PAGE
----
Four New and Promising Neurology Studies

Hans-Christoph Diener, MD, PhD


January 26, 2017

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Dear colleagues, I am Christoph Diener, a neurologist from the Department of Neurology at the University of Essen in Germany. Today I will report on four very exciting new studies that came out in the past month, all of which have consequences for how we practice medicine in neurology.

The first was published in JAMA.[1] It is a study from Canada which looked at more than 3000 children and adolescents who had a concussion, usually due to contact sports like ice hockey or football. The authors investigated whether the old recommendation—that after a concussion you should rest and not move around or exercise—is really true. They separated children and adolescents in groups who early on started to exercise again, and compared them with children who did not exercise. Overall, they observed a rate of persistent postconcussive symptoms in about 30% of the children and adolescents. The prevalence of these symptoms was clearly correlated with early start of activity. The earlier and the more they took part in physical activity, the less likely they were to have these symptoms.

The next study was published in the New England Journal of Medicine[2] and deals with progressive multiple sclerosis (MS). You are all aware that we have great treatments for relapsing MS but nothing yet for progressive MS. Ocrelizumab is a new drug that was compared with placebo in 732 patients. Confirmed disability progression for more than 12 weeks was noted in 33% in the active treatment arm, compared with 39% in the placebo group. Researchers also observed benefit in terms of progression of the disease on brain imaging. There were only a few side effects. I agree that the treatment effect is small, but it is the first time in history that we see a positive result in a study investigating progressive MS.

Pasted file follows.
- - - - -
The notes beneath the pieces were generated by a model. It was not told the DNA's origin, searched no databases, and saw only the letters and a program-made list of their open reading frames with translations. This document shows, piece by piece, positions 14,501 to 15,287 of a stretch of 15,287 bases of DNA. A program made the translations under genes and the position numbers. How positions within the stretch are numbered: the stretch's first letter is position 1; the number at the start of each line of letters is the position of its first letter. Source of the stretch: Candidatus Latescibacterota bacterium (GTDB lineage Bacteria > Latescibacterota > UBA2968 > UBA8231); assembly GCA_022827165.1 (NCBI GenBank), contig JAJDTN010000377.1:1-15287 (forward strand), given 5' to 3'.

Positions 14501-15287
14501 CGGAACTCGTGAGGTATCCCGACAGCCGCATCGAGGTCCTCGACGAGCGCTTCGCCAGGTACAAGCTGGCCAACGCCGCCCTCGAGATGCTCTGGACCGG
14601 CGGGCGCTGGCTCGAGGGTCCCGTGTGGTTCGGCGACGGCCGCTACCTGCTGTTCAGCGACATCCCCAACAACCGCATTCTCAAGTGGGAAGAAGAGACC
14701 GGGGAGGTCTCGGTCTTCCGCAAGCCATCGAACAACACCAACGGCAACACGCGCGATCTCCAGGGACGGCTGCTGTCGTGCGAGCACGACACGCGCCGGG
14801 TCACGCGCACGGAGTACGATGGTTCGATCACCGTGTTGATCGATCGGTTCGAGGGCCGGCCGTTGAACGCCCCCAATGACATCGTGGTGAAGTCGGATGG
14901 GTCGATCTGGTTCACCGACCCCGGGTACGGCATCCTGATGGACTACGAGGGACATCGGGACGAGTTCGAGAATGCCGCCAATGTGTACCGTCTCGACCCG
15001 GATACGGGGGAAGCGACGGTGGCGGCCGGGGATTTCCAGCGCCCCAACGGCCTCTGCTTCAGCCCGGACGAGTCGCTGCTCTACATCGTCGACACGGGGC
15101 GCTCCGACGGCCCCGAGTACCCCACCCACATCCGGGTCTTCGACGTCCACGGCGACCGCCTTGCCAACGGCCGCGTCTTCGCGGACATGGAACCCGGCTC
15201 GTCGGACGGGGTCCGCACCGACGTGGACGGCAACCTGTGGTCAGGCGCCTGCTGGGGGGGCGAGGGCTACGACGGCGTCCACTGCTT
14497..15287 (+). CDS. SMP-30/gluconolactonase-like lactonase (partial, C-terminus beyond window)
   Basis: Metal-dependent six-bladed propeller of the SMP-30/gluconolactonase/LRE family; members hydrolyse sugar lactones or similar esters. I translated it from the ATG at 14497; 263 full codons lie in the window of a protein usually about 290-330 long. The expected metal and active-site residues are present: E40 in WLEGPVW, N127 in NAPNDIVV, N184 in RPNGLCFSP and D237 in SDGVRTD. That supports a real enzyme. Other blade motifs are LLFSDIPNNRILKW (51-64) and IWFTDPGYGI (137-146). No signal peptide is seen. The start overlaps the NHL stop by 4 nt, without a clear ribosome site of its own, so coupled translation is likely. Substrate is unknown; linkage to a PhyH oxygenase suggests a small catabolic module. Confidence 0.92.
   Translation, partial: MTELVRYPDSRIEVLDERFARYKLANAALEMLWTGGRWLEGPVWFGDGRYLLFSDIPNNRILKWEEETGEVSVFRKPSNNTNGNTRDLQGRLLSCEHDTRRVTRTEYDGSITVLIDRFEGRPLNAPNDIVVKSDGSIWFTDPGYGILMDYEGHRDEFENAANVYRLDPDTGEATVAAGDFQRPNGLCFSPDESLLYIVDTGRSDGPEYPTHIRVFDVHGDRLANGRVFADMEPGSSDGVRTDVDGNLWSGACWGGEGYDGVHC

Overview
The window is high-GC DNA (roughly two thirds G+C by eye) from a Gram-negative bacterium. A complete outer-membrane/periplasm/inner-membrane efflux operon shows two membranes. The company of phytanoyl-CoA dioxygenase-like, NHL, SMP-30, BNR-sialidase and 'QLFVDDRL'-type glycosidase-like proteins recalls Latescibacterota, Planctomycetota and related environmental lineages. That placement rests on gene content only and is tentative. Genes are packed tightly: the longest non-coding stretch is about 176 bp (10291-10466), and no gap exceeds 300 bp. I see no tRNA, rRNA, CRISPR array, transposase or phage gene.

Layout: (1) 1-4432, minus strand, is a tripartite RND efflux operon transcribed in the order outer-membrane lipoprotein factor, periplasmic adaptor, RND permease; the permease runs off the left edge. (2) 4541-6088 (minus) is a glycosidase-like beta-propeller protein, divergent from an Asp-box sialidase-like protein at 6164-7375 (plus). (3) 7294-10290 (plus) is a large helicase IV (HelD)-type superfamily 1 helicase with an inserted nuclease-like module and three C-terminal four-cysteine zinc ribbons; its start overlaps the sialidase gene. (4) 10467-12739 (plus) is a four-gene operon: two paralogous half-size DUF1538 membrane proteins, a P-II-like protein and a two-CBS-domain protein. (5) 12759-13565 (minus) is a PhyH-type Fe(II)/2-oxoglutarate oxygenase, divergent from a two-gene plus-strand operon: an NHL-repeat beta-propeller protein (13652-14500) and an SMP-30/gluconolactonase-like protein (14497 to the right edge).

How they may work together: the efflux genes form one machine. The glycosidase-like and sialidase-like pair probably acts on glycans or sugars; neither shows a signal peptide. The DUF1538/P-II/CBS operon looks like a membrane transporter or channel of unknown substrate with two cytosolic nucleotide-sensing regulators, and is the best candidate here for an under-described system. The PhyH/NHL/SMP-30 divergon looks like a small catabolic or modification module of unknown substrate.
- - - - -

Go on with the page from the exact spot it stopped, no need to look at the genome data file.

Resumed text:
The next study, published in the Lancet,[3] is even more exciting. You all know that infantile-onset spinal muscular atrophy is a terrible disease resulting in death of the patient. For the first time, there is a treatment with an antisense, nusinersen. There were 20 participants in this study who received the antisense, which promotes a protective protein intrathecally. It turned out that this treatment is safe, and in the majority of children it was also effective. There is a second, not-yet-published trial in adults that was also positive, leading the US Food and Drug Administration to grant approval to this exciting new therapy.

The last study is again from the New England Journal of Medicine.[4] It is with only one patient who had a multifocal glioblastoma, with manifestation in the brain and along the spinal cord. The investigators developed a tumor-associated antigen against interleukin-13 receptor alpha. They administered this antibody into the tumor cavity and into the ventricular system. With a time period of 220 days, they saw a persistent regression of the tumor. It is only one patient, but I think this could be a very exciting new treatment for glioblastoma.

Ladies and gentleman, there have been four important studies published in the past 4 weeks which will change the way we practice medicine.

I am Christoph Diener from the Department of Neurology at the University of Essen, Germany. Thank you very much for watching.


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